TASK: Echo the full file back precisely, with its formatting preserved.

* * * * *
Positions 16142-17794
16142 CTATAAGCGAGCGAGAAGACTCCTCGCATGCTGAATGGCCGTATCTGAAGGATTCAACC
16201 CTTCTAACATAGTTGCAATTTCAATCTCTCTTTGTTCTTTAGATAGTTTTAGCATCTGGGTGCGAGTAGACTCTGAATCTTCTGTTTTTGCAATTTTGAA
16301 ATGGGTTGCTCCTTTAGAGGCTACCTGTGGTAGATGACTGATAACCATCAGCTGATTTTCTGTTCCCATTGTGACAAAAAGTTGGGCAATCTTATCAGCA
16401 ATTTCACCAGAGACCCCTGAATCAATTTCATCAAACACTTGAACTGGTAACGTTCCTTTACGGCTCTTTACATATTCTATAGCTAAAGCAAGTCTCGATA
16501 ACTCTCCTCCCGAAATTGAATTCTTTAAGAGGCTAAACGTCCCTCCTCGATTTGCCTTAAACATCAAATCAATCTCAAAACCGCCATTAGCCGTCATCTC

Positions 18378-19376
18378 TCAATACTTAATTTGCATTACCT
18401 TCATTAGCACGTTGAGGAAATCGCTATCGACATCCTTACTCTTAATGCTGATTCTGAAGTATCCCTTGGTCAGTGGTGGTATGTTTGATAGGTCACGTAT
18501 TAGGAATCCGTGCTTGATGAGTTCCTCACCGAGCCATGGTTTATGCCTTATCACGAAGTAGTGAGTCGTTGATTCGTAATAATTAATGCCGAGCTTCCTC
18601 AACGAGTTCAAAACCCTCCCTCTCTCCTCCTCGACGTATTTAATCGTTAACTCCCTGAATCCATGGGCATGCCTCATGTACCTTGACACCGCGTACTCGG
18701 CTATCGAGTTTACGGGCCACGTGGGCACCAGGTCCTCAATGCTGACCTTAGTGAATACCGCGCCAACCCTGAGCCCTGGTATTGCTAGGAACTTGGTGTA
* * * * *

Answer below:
Positions 16142-17794
16142 CTATAAGCGAGCGAGAAGACTCCTCGCATGCTGAATGGCCGTATCTGAAGGATTCAACC
16201 CTTCTAACATAGTTGCAATTTCAATCTCTCTTTGTTCTTTAGATAGTTTTAGCATCTGGGTGCGAGTAGACTCTGAATCTTCTGTTTTTGCAATTTTGAA
16301 ATGGGTTGCTCCTTTAGAGGCTACCTGTGGTAGATGACTGATAACCATCAGCTGATTTTCTGTTCCCATTGTGACAAAAAGTTGGGCAATCTTATCAGCA
16401 ATTTCACCAGAGACCCCTGAATCAATTTCATCAAACACTTGAACTGGTAACGTTCCTTTACGGCTCTTTACATATTCTATAGCTAAAGCAAGTCTCGATA
16501 ACTCTCCTCCCGAAATTGAATTCTTTAAGAGGCTAAACGTCCCTCCTCGATTTGCCTTAAACATCAAATCAATCTCAAAACCGCCATTAGCCGTCATCTC

Positions 18378-19376
18378 TCAATACTTAATTTGCATTACCT
18401 TCATTAGCACGTTGAGGAAATCGCTATCGACATCCTTACTCTTAATGCTGATTCTGAAGTATCCCTTGGTCAGTGGTGGTATGTTTGATAGGTCACGTAT
18501 TAGGAATCCGTGCTTGATGAGTTCCTCACCGAGCCATGGTTTATGCCTTATCACGAAGTAGTGAGTCGTTGATTCGTAATAATTAATGCCGAGCTTCCTC
18601 AACGAGTTCAAAACCCTCCCTCTCTCCTCCTCGACGTATTTAATCGTTAACTCCCTGAATCCATGGGCATGCCTCATGTACCTTGACACCGCGTACTCGG
18701 CTATCGAGTTTACGGGCCACGTGGGCACCAGGTCCTCAATGCTGACCTTAGTGAATACCGCGCCAACCCTGAGCCCTGGTATTGCTAGGAACTTGGTGTA